Abdus Salam believed that the gap between rich and poor nations is one of science and technology. His former student Riazuddin describes efforts to bridge that gap.
Abdus Salam, who died on 21 November 2001, would have been 77 on 29 January 2003. In remembering him on such occasions, one misses his sharp intellect and his passion for promoting science and technology in Third World countries. Few have discovered a universal law of nature, and still fewer have founded an Institute for the underprivileged. Salam accomplished both. In addition to seeking “unity in seemingly disparate forces of nature”, he sought unity in mankind, and his crowning achievement was the creation in 1964 of the International Centre for Theoretical Physics at Trieste – now named after him – which has touched the lives of physicists and other scientists the world over.
Yet Salam failed in one of his lifelong goals, perhaps the one closest to his heart. Near the end of his life, he lamented: “Countries like Turkey, Egypt and my own country, Pakistan, have no science communities geared to development because we do not want such communities. We suffer from a lack of ambition towards acquiring science, a feeling of inferiority towards it, bordering sometimes even on hostility.”
Passive tolerance of poverty in the Third World was of deep concern to Salam. The greatest failure of science and technology is their failure to act as a social equalizer, and the gap between rich and poor has increased, despite the fact that the wealth created by science and technology is sufficient to alleviate poverty. “Predictions that the ‘poor might not always be with us’ have not come true. In 1990, there were optimistic forecasts that the percentage of absolute poor in the world (those with income below US$1 a day) would drop to 18% by 2000. By 1998, the figure was at 24% and the trend-line had turned upward” (Mooney 1999).
This echoes what Salam said in 1988: “This globe of ours is inhabited by two distinct types of humans. According to the UNDP count of 1983, one-quarter of mankind – some 1.1 billion people – are developed. They inhabit two-fifths of the land area of the Earth and control 80% of the world’s natural resources, while 3.6 billion developing humans – ‘les miserables’, the ‘mustazeffin’ – live on the remaining three-fifths of the globe. What distinguishes one type of human from the other is the ambition, the power, the elan which basically stems from their differing mastery and utilization of present-day science and technology. It is a political decision on the part of those (principally from the South) who decide on the destiny of developing humanity if they will take steps to let the less miserable create, master and utilize modern science and technology for their betterment.”
Again he wrote: “Today the Third World is only slowly waking up to the realization that in the final analysis, creation, mastery and utilization of modern science and technology is basically what distinguishes the South from the North. On science and technology depend the standards of living of a nation. The widening gap in economics and influence between the nations of the South and the North is essentially the science and technology gap. Nothing else – neither differing cultural values, nor differing perceptions or religious thoughts, nor differing systems of economics or of governance – can explain why the North (to the exclusion of the South) can master this globe of ours and beyond.”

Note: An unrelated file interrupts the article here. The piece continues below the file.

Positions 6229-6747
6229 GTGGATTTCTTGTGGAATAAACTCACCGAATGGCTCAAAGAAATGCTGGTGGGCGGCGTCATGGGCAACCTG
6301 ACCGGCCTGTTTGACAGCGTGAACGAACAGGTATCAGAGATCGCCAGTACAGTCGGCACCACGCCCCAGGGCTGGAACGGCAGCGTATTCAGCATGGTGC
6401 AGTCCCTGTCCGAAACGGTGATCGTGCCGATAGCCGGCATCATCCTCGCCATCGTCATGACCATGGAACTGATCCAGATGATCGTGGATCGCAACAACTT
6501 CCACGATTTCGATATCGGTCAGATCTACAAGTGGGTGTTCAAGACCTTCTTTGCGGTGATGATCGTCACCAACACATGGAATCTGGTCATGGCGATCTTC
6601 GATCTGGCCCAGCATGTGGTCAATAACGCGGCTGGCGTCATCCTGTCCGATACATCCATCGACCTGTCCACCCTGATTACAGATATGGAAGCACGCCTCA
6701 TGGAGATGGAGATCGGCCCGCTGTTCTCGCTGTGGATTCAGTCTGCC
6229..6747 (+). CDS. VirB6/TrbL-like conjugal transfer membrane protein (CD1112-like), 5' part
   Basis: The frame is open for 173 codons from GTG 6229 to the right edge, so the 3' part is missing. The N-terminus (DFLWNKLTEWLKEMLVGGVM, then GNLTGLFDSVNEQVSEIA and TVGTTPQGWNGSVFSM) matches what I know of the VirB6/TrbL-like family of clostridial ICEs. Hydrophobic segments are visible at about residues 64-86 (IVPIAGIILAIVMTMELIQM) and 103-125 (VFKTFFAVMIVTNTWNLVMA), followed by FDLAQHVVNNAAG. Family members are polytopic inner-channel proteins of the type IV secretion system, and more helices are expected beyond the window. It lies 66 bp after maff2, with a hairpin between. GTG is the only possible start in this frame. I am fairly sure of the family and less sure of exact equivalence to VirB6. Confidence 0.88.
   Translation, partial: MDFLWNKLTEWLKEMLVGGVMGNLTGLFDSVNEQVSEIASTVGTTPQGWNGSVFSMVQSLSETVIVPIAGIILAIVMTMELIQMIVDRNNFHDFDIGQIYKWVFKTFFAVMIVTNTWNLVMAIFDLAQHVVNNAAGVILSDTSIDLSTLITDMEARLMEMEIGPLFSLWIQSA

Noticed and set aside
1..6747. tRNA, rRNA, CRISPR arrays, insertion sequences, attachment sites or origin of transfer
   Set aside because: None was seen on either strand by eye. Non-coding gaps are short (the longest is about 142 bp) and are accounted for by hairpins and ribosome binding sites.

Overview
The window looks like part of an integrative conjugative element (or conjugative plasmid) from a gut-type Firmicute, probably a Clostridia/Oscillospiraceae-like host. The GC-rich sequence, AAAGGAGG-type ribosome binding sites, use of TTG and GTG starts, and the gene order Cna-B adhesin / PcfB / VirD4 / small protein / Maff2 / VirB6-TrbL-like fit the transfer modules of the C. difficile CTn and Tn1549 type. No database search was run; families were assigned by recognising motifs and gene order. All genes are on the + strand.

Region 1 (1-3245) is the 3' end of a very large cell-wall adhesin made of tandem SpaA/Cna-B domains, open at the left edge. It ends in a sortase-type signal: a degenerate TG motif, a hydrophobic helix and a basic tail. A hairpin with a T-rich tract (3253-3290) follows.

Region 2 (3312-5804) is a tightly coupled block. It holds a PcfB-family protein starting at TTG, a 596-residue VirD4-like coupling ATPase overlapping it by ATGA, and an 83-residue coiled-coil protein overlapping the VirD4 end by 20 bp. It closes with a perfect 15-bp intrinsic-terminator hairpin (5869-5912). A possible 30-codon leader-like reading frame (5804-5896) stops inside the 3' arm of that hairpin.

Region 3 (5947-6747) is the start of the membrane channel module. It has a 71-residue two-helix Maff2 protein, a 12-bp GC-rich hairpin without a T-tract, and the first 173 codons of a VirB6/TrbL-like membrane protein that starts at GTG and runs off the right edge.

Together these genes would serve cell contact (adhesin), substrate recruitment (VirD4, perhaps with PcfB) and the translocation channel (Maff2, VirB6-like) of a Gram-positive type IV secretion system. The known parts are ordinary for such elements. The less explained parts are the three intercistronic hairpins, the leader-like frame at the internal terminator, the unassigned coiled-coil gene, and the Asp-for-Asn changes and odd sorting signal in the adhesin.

Indeed, scientific knowledge and innovation are becoming leading factors of production and economic development around the world. There can be no high technology without first-rate science. Science develops new tools in laboratories for its progress, and trains students and technicians to build them. These tools find users outside, and some young people become entrepreneurs and launch their own companies, which then grow into large enterprises. However, such companies grow around big centres of scientific research, for example Silicon Valley around Stanford. But the Third World countries do not have big centres of research. So do they have a chance, or have they lost out for ever? I believe the answer lies in linkages with big science centres in developed countries. A fine example is CERN, where high technology and fundamental science reinforce each other.
Let me end by quoting from a paper by Salam, presented on 11 May 1983 in Bahrain: “We forget that an accelerator like the one at CERN develops sophisticated modern technology at its furthest limit. I am not advocating that we should build a CERN for Islamic countries. However, I cannot but feel envious that a relatively poor country like Greece has joined CERN, paying a subscription according to the standard GNP formula. I cannot rejoice that Turkey, or the Gulf countries, or Iran, or Pakistan seems to show no ambition to join this fount of science and get their men catapulted into the forefront of the latest technological expertise. Working with CERN accelerators brings at the least this reward to a nation, as Greece has had the perception to realize.”
Since then, Pakistan and Iran have joined CERN collaborations and, if Salam were alive today, I am sure he would be delighted to see that aspects of his vision are at last being transformed into reality.
P R Mooney 1999 Development Dialogue 1-2 19.